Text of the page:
1. Alternate argued that because there was no contract between the investors and Alternate, the Court could not intervene under Article 26(2). This argument was rejected.
    2. The Court held that there was an agency agreement between the investors and Alternate and that the reference to “transaction” in Article 26(2) is sufficiently wide to include agency agreements.
  2. Under Article 30 of the 1998 Law a person makes a misleading, false or deceptive statement, promise or forecast if, among other things, it is made recklessly, with or without dishonesty.
    1. The Court
      1. adopted the test of recklessness in the House of Lords case of R v G [2004] 1 AC 1034 and
      2. held that it should apply to both criminal and civil proceedings under Article 30 (Article 30 also creates a criminal offence for misleading statements, punishable by an unlimited fine and/or imprisonment for up to 10 years).
    2. The test is more subjective than objective:
      1. A person acts ‘recklessly’… On – (i) a circumstance when he is aware of a risk that it exists or will exist; (ii) a result when he is aware of a risk that it will occur; and it is, in the circumstances known to him, unreasonable to take the risk.” 
    3. However, the Court expressly stated that it can infer recklessness from all the circumstances and that it will not accept a defendant’s assertion that he never thought of a risk when all the circumstances show that he must have done.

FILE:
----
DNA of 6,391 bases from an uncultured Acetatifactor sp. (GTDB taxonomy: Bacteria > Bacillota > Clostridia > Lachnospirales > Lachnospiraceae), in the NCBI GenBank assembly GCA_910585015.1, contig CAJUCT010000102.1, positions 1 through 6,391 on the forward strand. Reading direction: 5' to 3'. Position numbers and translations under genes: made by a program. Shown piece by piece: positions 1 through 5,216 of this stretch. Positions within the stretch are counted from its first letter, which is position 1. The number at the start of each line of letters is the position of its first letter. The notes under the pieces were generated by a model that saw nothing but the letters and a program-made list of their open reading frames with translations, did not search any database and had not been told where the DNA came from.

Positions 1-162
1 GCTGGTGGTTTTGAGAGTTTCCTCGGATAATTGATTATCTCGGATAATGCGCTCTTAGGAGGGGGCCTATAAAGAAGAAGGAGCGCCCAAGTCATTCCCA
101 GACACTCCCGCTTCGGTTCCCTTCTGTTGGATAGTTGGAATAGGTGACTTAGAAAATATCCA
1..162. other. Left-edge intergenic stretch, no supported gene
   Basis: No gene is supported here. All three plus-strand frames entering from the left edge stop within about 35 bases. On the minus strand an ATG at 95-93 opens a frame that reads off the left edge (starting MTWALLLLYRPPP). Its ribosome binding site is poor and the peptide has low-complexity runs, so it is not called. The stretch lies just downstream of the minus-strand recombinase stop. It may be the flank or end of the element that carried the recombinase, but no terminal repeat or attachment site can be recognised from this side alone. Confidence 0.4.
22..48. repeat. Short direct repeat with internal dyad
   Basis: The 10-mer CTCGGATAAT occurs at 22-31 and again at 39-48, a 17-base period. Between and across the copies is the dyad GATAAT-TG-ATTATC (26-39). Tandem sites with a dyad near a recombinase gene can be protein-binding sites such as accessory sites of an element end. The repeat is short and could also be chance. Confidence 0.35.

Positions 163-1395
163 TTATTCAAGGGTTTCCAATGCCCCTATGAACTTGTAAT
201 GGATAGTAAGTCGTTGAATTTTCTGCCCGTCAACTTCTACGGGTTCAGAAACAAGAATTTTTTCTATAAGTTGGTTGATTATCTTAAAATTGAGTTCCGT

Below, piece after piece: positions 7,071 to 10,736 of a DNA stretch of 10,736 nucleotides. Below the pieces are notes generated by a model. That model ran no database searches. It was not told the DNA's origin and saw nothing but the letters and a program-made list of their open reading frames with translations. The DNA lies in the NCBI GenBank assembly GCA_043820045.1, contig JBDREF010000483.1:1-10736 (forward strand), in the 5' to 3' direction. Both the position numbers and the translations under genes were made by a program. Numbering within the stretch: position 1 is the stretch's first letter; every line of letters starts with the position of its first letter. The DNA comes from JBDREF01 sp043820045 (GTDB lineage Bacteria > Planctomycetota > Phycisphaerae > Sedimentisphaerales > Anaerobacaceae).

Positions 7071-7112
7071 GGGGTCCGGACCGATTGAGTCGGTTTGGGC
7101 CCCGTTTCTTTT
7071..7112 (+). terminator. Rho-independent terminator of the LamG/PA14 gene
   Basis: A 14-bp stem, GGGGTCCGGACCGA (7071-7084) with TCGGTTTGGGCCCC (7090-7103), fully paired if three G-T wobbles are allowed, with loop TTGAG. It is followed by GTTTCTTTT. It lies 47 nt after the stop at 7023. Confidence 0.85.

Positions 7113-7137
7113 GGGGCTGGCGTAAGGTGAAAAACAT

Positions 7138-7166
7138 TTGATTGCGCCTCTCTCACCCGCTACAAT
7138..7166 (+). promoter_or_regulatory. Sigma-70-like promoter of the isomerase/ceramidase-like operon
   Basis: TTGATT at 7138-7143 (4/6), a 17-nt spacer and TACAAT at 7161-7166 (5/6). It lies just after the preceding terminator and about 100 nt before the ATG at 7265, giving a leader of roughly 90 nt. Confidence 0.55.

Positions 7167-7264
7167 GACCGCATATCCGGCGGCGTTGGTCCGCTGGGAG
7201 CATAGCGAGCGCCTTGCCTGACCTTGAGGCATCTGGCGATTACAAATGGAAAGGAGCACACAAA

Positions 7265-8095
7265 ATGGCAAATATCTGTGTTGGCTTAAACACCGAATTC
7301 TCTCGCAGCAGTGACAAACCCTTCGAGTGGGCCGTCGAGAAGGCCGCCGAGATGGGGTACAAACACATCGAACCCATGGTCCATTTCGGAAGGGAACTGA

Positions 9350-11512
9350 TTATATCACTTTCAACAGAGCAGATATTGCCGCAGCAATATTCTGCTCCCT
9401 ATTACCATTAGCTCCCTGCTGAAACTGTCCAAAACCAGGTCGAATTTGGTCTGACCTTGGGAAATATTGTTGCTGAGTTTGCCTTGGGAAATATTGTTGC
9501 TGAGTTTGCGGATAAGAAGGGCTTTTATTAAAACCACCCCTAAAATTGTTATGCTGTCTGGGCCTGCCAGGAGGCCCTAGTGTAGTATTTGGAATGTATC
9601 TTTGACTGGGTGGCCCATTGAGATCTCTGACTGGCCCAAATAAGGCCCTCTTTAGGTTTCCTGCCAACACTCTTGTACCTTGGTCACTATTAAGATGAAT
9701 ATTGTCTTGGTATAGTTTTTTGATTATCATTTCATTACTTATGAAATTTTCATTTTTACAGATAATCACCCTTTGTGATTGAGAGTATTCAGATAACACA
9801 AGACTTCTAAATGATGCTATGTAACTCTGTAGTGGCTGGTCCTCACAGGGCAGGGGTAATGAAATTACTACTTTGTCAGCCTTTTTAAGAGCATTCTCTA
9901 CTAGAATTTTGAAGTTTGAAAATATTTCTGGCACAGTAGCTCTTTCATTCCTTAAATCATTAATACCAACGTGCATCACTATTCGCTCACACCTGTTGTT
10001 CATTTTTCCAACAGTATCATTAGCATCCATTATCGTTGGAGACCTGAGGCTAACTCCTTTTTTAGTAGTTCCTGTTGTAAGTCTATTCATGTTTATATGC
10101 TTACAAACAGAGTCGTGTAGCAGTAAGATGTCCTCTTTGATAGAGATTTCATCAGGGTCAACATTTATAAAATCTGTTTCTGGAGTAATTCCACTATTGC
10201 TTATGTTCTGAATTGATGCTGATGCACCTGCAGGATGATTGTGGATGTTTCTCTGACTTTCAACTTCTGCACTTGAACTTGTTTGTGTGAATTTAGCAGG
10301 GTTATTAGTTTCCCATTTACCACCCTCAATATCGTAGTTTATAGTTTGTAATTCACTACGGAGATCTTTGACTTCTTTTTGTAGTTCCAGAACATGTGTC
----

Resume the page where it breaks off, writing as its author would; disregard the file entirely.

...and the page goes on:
3. Article 26(2) of the 1998 Law provides that the Court can order that a person who makes a misleading statement take such steps as the Court directs to restore the parties to the position they were in before the transaction was entered into.
    1. The Court held that no restriction should be placed on the type of order that could be made under Article 26(2).
    2. It could make a restorative order even where rescission would not be available as a remedy under the common law because the property had moved to other parties.

THE ROYAL COURT

  1. The Royal Court found that Alternate had made false and misleading statements about the TIPP products which caused investors to purchase those products.
    1. The Court had no hesitation in finding that, due to the levels of gearing involved, TIPPs were in fact high risk investments and had been unsuitable for virtually all of the investors.